A Good Way to Spend a day in November

 

This month’s guest post comes from South Korea’s
Hoh Kim. I met Hoh in early 2008 when we went through the Cialdini Method
Certified Trainer® training week together. In addition to his CMCT® Hoh
also has his masters in communication from Marquette University. Find out more
about Hoh by visiting his website, TheLab h, and his blog, Cool Communications.
I encourage you to reach out to him on LinkedIn, Facebook
and Twitter.
Brian Ahearn, CMCT®
Chief Influence Officer
influencePEOPLE 
Helping You Learn to Hear “Yes”.
A good way to spend a day in November
In December 2012, the Harvard Business Review published an interesting article titled “Your
Company’s History as a Leadership Tool,” by John T. Seaman Jr. and George David
Smith. In the article, there was a story about how Kraft Foods successfully
managed “fierce resistance to the acquisition” from Cadbury’s, a British
confectioner.
Many employees of Cadbury worried about the
loss of their long and valuable tradition. First of all, Kraft Foods respected
the tradition of Cadbury, and started to look for what they had in common. Their
research uncovered “similarities” in both companies in terms of their quality
tradition, founding spirit of giving back to the communities, brand history,
etc. They kept promoting the similarities via a new intranet they called “Coming
Together.” They also used training sessions, speeches, press releases, and so
on, and it proved quite effective in reducing the fear from Cadbury employees.
Earlier this year, I attended a presentation
workshop in San Francisco. There was a slide indicating the 12 most persuasive
words in the English language. 11 persuasive words from the number two through 12 were: Money, Save, New, Results, Health, Easy, Safety, Love, Discover, Proven,
and Guarantee. What would be the number one? It was YOU.
The word YOU as the most persuasive word gives
us pretty good insight and the Kraft Food case shows the lesson in action. Kraft
first respected the Cadbury’s tradition (YOU), and started to find what the two
companies had in common which allowed them to start to building trust based on
similarities – the principle of liking.
If Kraft Foods simply focused on its agenda
without thinking much about Cadbury’s tradition and concerns, the results surely
would have been different. Stewart Diamond, author of Getting More, and a negotiation expert from the Wharton School of Business
at the University of Pennsylvania, says the other party at the negotiation
table is the most important party, then
comes you or me.
Another way to describe the importance of the
other person comes from one of my favorite quotes from John C. Maxwell, “People
don’t care how much you know until they know how much you care.” Let me change
this quote a bit to a persuasion context – “People will not be influenced by
you until they know how much you care about them.”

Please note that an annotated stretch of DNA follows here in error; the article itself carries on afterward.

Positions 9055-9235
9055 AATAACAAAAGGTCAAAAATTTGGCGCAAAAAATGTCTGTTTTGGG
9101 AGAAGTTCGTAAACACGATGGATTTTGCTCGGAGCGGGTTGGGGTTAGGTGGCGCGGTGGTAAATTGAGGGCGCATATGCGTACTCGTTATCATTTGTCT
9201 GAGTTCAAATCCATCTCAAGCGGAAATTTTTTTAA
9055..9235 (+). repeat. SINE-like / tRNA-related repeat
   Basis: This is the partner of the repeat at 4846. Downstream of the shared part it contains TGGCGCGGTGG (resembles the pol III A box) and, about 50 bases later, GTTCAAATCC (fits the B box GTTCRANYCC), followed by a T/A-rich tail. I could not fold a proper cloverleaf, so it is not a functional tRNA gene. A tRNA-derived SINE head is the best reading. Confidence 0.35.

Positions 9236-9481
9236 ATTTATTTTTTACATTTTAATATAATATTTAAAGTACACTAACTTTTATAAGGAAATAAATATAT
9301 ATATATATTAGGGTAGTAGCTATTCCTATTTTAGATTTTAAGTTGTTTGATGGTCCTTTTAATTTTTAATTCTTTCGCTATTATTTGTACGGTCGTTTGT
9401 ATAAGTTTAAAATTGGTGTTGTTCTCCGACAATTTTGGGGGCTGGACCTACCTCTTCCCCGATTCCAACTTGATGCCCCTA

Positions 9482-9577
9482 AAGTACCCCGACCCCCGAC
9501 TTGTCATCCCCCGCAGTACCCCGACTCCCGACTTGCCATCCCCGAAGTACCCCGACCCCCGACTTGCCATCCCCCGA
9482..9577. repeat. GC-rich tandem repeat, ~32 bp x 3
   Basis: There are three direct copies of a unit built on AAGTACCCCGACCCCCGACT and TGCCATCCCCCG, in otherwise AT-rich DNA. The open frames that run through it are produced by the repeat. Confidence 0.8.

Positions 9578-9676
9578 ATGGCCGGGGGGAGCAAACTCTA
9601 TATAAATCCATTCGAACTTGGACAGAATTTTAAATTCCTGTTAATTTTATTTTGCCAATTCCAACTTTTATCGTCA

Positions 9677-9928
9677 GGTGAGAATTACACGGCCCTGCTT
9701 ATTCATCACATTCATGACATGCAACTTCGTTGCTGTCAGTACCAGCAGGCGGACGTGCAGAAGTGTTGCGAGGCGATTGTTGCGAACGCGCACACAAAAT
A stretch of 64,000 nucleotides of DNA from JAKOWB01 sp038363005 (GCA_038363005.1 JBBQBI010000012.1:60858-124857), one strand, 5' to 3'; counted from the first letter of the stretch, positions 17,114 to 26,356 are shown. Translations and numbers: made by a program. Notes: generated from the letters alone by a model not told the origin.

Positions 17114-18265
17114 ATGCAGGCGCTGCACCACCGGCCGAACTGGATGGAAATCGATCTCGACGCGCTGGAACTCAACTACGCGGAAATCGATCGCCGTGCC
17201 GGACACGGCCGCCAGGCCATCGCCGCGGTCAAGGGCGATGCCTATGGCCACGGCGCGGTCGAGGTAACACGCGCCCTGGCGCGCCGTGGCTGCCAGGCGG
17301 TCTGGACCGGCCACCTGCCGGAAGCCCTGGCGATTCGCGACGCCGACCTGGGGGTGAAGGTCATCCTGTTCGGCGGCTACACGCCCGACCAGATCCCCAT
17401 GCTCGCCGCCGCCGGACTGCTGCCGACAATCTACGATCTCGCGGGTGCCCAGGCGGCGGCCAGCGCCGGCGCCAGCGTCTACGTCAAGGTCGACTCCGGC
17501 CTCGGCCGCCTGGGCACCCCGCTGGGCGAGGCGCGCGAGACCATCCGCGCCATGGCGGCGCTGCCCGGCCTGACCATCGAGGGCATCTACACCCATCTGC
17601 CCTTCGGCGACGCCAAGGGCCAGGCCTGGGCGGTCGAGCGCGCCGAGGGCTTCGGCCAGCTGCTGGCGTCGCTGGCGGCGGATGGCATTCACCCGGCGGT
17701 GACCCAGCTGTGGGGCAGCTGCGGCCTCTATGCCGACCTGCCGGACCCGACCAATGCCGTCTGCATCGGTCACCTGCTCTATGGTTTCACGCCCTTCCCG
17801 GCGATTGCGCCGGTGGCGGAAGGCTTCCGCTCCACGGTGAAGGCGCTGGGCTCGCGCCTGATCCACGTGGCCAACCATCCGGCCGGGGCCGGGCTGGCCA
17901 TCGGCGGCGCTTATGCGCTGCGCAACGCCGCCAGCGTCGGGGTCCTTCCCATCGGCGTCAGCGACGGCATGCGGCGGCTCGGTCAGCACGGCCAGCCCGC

One of my friends who just joined a new firm asked
me how he can increase his influential power within the company for years to
come. As a Cialdini Method Certified Trainer®, my answer was simple – “Do not focus on you.
Focus on others. The best way you can increase your long-term influence is to
help others whenever it is possible and as much as possible. When someone asks
you to help, that’s an opportunity to increase your influential power. Help
them. They will reciprocate sooner or later.”
As we approach year-end, here’s a way you can
apply the lesson during November. Fix a day in November when you don’t have any
appointments. Here’s what you need: 1) your calendar, whether it is a Google
calendar or your diary, showing your schedule in 2013; 2) 20-30 thank you cards
or nice blank paper; 3) your contact list. Review your schedule from January through
October 2013 and list the top 20-30 people you want to thank. Write a brief,
authentic letter to each and try to include a short story that shows why you’re
truly thankful for each person. Show them that you sincerely care about them.
That will make them feel nice and warm and they will again support and help you
whenever they can moving forward.
Of course, what’s more important is this:
Every day or every week, even for five minutes, whenever you find someone you
can truly help, approach them and help them. You might not get back the direct
benefit of reciprocity, but, some of them will help others as they received
help from you. That will make a world better place to live. Click here to watch a short
video that exemplifies this.
Hoh
Hoh Kim
Founder, Head Coach & Lead Facilitator,
THE LAB h
Address: THE LAB h, 15F. Kyobo Bldg. Jongno 1,
Jongno,
Seoul 110-714, Korea
E-mail: hoh.kim@thelabh.com
Phone: 82-2-2010-8828

Web:
www.THELABh.com

Brian Ahearn, CMCT® on FacebookBrian Ahearn, CMCT® on GoogleBrian Ahearn, CMCT® on LinkedinBrian Ahearn, CMCT® on TwitterBrian Ahearn, CMCT® on Youtube
Brian Ahearn, CMCT®
Brian Ahearn, CMCT®
Chief Influence Officer at Influence People, LLC
Brian Ahearn is the Chief Influence Officer at Influence People, LLC. A dynamic keynote speaker, trainer, coach, and consultant, he specializes in applying the science of influence and persuasion in business and personal situations. He is one of only 20 individuals in the world who currently holds the Cialdini Method Certified Trainer® (CMCT®) designation. This specialization in the psychology of persuasion was earned directly from Robert B. Cialdini, Ph.D. – the most cited living social psychologist in the world when it comes to the science of ethical persuasion. Brian’s passion is helping people achieve greater professional success and enjoy more personal happiness. He does this by teaching people how to ethically move others to action through the science of persuasion.
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